BEIJING: China and the Vatican will push to improve bilateral ties after the two sides signed a “provisional” agreement on the appointment of bishops on Saturday, the Chinese foreign ministry said.
The ministry said in a brief statement that the deal was signed in Beijing by vice foreign minister Wang Chao and a Vatican delegation headed by the under secretary for relations with state, Antoine Camilleri.
The statement did not give details about the “provisional agreement”.
“The two sides will continue to maintain communication and push forward the improvement of bilateral relations,” the ministry said.
The Vatican and China broke relations in 1951 and have been at loggerheads for decades over who gets to appoint bishops.
The Communist government created the Chinese Patriotic Catholic Association to administer the church in the world’s most populous country in 1957.
This led to the splitting of the country’s Catholic flock between worshipers who follow government-appointed bishops and those who attend “underground” unofficial churches loyal to the Vatican.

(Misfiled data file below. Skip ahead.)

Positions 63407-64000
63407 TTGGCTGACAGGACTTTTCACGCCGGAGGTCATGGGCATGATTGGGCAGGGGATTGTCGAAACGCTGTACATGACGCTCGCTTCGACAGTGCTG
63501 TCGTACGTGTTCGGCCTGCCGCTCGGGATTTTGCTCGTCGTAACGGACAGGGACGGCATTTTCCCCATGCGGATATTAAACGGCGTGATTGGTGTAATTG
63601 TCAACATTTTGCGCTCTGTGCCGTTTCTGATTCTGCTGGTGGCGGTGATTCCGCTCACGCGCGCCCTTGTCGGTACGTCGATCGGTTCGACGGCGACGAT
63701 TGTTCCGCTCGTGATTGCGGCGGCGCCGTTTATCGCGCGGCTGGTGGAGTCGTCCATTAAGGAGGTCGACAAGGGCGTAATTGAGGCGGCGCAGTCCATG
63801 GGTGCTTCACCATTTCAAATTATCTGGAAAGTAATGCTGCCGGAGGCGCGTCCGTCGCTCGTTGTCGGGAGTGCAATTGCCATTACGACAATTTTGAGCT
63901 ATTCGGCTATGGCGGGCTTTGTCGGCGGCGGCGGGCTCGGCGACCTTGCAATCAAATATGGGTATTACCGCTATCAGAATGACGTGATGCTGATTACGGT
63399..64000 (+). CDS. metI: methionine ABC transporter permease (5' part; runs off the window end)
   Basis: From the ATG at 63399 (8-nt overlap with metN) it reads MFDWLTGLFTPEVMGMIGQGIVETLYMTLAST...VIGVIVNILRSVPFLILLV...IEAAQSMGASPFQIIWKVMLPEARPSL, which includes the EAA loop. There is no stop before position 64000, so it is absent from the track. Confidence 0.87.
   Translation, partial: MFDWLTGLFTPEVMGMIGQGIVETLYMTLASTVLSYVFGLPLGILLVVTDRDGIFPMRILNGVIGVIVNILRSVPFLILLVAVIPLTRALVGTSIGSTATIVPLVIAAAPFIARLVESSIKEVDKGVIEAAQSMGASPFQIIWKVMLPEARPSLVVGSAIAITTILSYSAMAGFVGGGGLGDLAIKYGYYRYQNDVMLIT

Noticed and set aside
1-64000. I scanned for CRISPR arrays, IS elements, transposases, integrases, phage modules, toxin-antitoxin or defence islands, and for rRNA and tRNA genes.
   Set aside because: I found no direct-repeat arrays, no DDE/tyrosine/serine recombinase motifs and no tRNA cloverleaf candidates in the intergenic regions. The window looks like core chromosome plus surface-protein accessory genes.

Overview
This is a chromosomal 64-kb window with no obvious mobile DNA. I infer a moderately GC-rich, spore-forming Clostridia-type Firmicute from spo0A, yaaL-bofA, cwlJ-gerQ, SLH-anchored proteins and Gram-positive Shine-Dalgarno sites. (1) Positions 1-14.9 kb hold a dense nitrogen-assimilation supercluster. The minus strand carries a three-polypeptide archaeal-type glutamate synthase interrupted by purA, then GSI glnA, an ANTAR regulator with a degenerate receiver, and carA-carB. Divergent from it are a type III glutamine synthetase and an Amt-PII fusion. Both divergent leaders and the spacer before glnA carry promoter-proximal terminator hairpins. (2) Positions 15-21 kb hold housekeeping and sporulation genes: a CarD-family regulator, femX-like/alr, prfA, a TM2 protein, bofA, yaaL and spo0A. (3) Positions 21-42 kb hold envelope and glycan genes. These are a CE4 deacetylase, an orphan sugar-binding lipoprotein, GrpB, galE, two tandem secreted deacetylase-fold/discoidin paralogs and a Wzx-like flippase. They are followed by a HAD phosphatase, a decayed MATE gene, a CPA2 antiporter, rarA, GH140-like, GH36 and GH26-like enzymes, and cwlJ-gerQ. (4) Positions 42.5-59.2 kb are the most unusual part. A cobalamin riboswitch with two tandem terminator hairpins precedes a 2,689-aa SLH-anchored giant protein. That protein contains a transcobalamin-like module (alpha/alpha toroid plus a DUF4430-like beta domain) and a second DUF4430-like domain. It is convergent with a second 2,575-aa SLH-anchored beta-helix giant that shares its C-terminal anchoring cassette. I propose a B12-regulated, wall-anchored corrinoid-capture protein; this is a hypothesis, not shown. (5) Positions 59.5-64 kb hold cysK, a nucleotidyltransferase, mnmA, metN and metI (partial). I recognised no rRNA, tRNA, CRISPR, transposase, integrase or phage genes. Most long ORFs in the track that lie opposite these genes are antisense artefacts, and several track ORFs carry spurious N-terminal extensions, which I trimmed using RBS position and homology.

Beijing insisted that it had the right to ordain its own bishops, defying the Holy See, which says ordinations can only go ahead with the pope’s blessing.
Earlier this year, a source close to the matter told AFP that the agreement would include the Vatican recognizing seven bishops who were chosen by the Chinese government but had never been accepted by the Holy See.
Three of those bishops had reportedly been excommunicated.
In return, Beijing would recognize the pope’s authority as head of Catholics in China, according to the Wall Street Journal.
Two underground Chinese bishops, recognized by the pope, have been asked by a top Vatican diplomat to resign in favor of state-sanctioned prelates, including one who was excommunicated by the Vatican in 2011.–AFP